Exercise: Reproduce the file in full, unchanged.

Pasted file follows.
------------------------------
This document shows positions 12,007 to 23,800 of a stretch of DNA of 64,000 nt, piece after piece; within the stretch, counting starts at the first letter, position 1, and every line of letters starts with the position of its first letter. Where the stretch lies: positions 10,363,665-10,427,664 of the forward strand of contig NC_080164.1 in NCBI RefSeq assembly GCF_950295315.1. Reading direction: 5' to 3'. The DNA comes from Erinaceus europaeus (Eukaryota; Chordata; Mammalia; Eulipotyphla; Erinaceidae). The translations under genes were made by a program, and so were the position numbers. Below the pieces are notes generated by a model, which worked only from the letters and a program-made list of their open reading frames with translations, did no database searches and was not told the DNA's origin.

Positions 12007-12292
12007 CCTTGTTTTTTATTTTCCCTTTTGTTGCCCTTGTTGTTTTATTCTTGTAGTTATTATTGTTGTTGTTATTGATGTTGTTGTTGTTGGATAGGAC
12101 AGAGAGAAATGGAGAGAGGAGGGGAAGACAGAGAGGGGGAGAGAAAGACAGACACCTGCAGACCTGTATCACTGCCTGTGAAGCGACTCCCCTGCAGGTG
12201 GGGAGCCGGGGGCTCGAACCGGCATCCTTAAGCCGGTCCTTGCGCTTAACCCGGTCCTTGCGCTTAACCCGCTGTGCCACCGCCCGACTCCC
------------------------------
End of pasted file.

This document shows positions 12,007 to 23,800 of a stretch of DNA of 64,000 nt, piece after piece; within the stretch, counting starts at the first letter, position 1, and every line of letters starts with the position of its first letter. Where the stretch lies: positions 10,363,665-10,427,664 of the forward strand of contig NC_080164.1 in NCBI RefSeq assembly GCF_950295315.1. Reading direction: 5' to 3'. The DNA comes from Erinaceus europaeus (Eukaryota; Chordata; Mammalia; Eulipotyphla; Erinaceidae). The translations under genes were made by a program, and so were the position numbers. Below the pieces are notes generated by a model, which worked only from the letters and a program-made list of their open reading frames with translations, did no database searches and was not told the DNA's origin.

Positions 12007-12292
12007 CCTTGTTTTTTATTTTCCCTTTTGTTGCCCTTGTTGTTTTATTCTTGTAGTTATTATTGTTGTTGTTATTGATGTTGTTGTTGTTGGATAGGAC
12101 AGAGAGAAATGGAGAGAGGAGGGGAAGACAGAGAGGGGGAGAGAAAGACAGACACCTGCAGACCTGTATCACTGCCTGTGAAGCGACTCCCCTGCAGGTG
12201 GGGAGCCGGGGGCTCGAACCGGCATCCTTAAGCCGGTCCTTGCGCTTAACCCGGTCCTTGCGCTTAACCCGCTGTGCCACCGCCCGACTCCC